Bioethics Blogs

Recommendations and Resources Exploring Faculty Responsibilities Toward Students in Distress

On November 18, 2015, the Center for Ethics Education and the Institutional Equity and Compliance Office hosted discussion with Fordham faculty and teaching fellows entitled “Exploring Faculty Responsibilities Toward Students in Distress.” This seminar featured brief presentations by Fordham faculty from different departments and an illuminating discussion about experiences, challenges, and opportunities for faculty encountering students in distress.

The recommendations that resulted from the discussion are now available on the Center for Ethics Education website. In addition to the recommendations, this site also includes guidelines and resources for handling students in distress.

One set of issues addressed in the seminar concern the following reporting obligations:

  • How should faculty handle their reporting obligations when they learn a student has been a victim or perpetrator of sexual harassment, rape or other forms of sexual violence?
  • How should faculty respond when they have knowledge of a hate crime committed on campus or by students or faculty?

A second set of issues concern what types of interventive actions are appropriate when a faculty member is told or suspects a student is distressed as a result of mental health issues, substance use, or family, economic or life stressors, etc.)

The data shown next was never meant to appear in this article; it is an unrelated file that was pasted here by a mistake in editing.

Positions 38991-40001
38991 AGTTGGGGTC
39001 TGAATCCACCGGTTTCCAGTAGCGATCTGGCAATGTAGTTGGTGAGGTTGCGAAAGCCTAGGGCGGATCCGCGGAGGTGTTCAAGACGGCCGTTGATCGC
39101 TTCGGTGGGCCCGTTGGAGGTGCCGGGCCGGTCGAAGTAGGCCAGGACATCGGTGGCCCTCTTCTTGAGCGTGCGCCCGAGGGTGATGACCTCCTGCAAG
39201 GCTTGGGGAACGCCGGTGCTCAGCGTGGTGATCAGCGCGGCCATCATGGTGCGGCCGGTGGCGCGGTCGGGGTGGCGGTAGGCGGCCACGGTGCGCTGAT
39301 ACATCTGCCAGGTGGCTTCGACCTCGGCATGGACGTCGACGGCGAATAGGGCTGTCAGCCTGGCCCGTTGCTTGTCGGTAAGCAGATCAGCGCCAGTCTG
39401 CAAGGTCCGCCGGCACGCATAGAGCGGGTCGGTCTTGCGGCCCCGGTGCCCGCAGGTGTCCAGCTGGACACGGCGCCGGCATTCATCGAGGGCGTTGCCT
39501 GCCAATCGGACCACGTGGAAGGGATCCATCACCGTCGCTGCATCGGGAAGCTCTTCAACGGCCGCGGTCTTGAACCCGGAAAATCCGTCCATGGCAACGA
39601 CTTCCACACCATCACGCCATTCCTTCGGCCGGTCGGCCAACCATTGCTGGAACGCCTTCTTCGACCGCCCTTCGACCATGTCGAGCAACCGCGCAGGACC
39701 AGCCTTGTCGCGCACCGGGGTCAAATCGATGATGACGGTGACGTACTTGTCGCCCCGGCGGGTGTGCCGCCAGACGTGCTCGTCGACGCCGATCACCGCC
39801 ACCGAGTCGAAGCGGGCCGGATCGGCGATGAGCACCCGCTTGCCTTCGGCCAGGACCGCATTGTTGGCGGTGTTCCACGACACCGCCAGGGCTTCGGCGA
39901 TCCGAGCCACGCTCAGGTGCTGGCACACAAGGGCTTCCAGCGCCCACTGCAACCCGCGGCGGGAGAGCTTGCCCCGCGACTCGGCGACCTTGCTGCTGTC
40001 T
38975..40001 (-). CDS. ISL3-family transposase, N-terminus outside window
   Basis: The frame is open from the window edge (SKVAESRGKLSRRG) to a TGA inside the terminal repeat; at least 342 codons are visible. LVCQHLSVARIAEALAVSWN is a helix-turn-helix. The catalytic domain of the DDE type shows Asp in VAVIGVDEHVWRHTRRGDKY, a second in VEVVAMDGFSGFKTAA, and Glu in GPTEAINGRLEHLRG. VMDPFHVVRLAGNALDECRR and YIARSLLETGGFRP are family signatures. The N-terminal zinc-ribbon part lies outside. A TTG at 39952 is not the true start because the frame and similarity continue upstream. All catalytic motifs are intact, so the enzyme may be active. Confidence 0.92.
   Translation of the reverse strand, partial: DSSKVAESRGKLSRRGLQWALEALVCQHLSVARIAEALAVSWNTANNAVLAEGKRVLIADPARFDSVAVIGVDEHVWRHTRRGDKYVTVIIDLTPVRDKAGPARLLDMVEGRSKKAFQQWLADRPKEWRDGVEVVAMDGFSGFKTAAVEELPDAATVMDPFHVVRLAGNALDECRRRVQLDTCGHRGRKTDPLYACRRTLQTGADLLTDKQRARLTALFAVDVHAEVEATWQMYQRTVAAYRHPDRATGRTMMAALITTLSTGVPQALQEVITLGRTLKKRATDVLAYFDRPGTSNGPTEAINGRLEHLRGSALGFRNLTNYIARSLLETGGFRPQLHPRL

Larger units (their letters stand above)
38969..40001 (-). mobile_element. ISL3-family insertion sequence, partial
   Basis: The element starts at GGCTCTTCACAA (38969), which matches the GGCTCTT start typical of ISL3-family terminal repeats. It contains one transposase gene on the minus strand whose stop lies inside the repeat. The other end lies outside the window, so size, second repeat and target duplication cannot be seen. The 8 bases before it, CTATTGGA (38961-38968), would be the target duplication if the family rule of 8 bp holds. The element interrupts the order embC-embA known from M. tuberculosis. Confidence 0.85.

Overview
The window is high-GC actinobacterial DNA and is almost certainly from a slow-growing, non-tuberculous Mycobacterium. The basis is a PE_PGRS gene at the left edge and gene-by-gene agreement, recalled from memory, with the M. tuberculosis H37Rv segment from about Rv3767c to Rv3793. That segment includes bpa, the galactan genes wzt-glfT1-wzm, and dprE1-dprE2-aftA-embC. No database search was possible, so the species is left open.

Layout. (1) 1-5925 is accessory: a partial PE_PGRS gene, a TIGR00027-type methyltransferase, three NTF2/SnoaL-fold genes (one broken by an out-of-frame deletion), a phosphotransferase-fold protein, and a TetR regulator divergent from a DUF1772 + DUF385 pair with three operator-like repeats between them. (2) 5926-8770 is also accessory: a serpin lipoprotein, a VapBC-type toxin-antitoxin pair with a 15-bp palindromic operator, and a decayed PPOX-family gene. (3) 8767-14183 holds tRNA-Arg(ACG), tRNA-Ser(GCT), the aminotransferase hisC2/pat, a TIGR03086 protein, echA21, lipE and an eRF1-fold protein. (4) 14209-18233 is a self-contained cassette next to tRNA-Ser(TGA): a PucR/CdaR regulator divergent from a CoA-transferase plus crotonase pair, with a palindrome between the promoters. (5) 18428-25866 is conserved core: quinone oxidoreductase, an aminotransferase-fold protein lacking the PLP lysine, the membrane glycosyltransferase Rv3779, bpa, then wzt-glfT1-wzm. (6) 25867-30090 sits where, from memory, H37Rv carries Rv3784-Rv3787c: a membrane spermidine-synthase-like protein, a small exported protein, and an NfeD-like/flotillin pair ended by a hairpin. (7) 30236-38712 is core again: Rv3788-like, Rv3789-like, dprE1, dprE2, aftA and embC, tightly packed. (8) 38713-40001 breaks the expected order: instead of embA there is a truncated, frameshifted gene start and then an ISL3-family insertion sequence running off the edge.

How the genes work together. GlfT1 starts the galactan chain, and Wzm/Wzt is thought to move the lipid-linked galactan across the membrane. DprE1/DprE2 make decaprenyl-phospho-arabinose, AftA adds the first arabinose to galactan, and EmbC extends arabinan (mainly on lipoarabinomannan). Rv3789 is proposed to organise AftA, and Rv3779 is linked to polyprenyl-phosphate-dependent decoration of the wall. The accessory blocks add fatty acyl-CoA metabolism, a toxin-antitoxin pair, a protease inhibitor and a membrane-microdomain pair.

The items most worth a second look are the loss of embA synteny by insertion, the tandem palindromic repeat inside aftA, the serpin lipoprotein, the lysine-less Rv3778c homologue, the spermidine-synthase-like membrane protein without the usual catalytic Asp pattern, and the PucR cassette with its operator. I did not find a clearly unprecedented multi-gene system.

• How can a faculty member act in helpful ways that do not violate responsible student-faculty boundaries?
  • How should faculty address distress communicated in class papers and other writing?

These situations require thoughtful reflection on the most appropriate way to respond, balancing our commitment to Cura Personalis–providing not only for the student’s academic needs, but for other aspects of their well-being–while also ensuring that our actions are appropriate and do not overstep the boundaries between student and faculty, potentially creating harm.

The views, opinions and positions expressed by these authors and blogs are theirs and do not necessarily represent that of the Bioethics Research Library and Kennedy Institute of Ethics or Georgetown University.